A now classic psychology experiment from the late 1960s demonstrated that four-year-old children who were able to delay the gratification of eating a marshmallow became more successful in later years than children who could not exercise as much self-control. In an update of the research on this topic, Jonah Lehrer (writing in The New Yorker recently) quotes the original researcher and many others discussing how we learn to control our brains when it comes to resisting temptation and applying ourselves to a task (such as controlling what we eat or exercising more).
The marshmallow researcher, Walter Mischel, says, “Once you realize that willpower is just a matter of learning how to control your attention and thoughts, you can really begin to increase it.”
Teaching children (and adults) simple ways to master their thoughts and behavior (through “strategic allocation of attention”) may be a crucial ingredient in increasing success in many activities. For example, the children who were successful in resisting the marshmallow temptation
distracted themselves by covering their eyes, pretending to play hide-and-seek underneath the desk, or singing songs from “Sesame Street.” Their desire wasn’t defeated—it was merely forgotten. “If you’re thinking about the marshmallow and how delicious it is, then you’re going to eat it,” Mischel says. “The key is to avoid thinking about it in the first place.”
Mischel and other researchers are very interested in studying the people who have become “high-delaying adults” (exercising self-control) even though, as children, they failed the marshmallow test.
Some researchers (e.g., John Jonides at University of Michigan, and others) are focusing on the exact locations and functions in the brain associated with self-control and delay of gratification:
Yale University researchers found that delaying gratification involves an area of the brain, the anterior prefrontal cortex, that is known to be involved in abstract problem-solving and keeping track of goals. … The brain scan findings from 103 subjects suggest that delaying gratification involves the ability to imagine a future event clearly, said Jeremy Gray, a Yale psychology professor and coauthor of the study in the September  edition of the journal Psychological Science. You need “a sort of ‘far-sightedness,’ to put it in a single word,” he said. [reference]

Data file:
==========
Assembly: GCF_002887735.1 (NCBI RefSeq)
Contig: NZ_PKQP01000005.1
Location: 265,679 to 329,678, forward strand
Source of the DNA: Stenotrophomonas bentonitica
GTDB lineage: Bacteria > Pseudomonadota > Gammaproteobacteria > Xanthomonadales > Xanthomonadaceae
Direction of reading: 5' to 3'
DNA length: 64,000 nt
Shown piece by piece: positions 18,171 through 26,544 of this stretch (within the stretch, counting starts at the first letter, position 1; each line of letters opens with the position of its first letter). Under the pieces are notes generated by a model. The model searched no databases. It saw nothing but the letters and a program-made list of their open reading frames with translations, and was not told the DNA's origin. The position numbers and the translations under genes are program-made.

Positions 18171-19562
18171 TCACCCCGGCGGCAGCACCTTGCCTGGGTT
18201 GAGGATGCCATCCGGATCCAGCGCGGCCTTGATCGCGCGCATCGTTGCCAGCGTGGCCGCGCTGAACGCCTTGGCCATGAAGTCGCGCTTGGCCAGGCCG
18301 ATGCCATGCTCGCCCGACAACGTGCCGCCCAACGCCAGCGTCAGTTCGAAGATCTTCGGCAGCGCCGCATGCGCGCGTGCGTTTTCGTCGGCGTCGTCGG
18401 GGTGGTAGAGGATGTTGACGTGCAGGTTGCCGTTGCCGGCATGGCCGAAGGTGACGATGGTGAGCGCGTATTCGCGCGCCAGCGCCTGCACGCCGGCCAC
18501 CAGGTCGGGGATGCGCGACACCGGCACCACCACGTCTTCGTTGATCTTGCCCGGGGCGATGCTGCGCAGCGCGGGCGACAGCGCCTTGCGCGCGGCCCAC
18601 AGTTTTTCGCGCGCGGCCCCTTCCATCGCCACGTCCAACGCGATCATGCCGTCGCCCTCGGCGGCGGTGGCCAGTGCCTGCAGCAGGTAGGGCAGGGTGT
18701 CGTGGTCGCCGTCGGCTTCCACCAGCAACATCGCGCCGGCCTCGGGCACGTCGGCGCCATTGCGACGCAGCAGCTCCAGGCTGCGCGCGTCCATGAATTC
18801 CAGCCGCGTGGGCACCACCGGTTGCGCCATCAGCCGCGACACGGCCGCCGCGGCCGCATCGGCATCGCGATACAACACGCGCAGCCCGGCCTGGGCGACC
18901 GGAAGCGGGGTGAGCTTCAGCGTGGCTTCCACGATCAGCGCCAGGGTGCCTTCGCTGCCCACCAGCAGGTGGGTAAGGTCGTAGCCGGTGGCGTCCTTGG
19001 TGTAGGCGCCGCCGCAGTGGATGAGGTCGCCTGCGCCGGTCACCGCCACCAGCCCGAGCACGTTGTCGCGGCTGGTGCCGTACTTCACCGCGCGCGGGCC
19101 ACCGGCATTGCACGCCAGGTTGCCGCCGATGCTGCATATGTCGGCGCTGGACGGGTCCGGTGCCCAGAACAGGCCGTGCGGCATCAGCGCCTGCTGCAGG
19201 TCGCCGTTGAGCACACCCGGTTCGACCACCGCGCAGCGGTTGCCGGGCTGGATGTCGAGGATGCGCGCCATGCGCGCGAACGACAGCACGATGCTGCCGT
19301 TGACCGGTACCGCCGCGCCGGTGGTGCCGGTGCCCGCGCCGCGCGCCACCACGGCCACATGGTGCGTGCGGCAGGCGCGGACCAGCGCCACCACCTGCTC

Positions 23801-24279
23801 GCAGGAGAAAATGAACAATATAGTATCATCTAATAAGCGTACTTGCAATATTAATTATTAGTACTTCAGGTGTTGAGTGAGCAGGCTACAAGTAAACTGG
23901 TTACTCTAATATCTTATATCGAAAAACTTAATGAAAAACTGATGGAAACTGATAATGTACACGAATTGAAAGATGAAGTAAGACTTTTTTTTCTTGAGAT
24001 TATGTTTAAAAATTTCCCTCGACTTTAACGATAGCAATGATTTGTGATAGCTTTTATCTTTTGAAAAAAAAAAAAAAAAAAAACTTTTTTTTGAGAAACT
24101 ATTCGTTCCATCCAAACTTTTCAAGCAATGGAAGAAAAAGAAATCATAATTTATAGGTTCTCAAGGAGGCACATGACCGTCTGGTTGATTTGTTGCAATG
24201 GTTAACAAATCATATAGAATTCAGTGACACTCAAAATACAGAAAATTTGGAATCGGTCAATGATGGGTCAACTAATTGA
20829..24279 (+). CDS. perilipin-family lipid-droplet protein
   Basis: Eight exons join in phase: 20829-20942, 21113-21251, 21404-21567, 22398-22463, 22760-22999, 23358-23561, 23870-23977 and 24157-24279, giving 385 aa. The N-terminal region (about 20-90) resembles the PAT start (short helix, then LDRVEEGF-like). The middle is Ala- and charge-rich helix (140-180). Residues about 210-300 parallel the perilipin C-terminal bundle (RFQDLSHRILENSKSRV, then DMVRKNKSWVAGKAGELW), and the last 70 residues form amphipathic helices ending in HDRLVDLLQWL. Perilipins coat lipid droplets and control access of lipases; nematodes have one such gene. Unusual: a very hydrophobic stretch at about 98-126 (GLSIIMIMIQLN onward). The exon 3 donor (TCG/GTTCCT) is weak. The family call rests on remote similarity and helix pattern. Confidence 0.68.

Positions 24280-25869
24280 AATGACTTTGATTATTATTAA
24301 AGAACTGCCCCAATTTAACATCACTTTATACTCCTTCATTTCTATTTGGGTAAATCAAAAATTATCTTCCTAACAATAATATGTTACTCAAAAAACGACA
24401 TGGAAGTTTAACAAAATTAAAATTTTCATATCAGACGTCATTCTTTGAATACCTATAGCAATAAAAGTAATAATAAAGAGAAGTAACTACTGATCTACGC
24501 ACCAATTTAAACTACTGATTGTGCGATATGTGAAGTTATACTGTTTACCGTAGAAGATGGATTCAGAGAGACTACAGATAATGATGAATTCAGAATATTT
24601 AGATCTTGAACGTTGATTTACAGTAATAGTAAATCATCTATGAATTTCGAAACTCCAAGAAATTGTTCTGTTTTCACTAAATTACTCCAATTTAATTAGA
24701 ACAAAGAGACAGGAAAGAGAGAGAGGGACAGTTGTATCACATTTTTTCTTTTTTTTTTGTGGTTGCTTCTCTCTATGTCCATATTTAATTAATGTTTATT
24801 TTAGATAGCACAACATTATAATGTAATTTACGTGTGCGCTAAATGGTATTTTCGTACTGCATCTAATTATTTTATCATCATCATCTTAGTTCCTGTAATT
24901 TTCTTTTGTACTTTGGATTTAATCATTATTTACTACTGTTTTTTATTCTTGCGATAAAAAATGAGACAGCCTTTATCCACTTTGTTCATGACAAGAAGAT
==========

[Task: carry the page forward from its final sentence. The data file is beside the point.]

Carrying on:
Mischel, the original marshmallow researcher, adds:
The key to delaying gratification may lie in the ability to “cool the hot stimulus,” he said in a telephone interview.
Over and over, research is showing that the trick is to shift activity from “hot,” more primitive areas deep in the brain to “cool,” more rational areas mainly in the higher centers of the brain, he said.
There are many ways to cool a hot stimulus, said Mischel, who is president of the Association for Psychological Science. Say you are determined to resist the chocolate cake at a restaurant. You must distract yourself from the waiter’s dessert tray. You can also focus on long-term consequences and make them “hot” – by vividly imagining your future tummy and hip bulges – or think of the cake in the cooler abstract, as a thing that will make you fat and clog your arteries.
In the marshmallow test, he said, “the same child who can’t wait a minute if they’re thinking about how yummy and chewy the marshmallow is can wait for 20 minutes if they’re thinking of the marshmallow as being puffy like a cotton ball or like a cloud floating in the sky.” [reference]
A large-scale study is now underway, involving hundreds of schoolchildren in Philadelphia, Seattle, and New York City, to see if self-control skills can be taught.
- watch a brief video of the marshmallow test;
- listen to a Public Radio discussion of the New Yorker article (45 min.);
- check out sayyestono.org, an organization devoted to increasing self-discipline in children;
- read the article in The New Yorker and this Boston Globe article.
- in one recent study, obese women were found to have less ability to delay gratification than obese men and normal-weight people.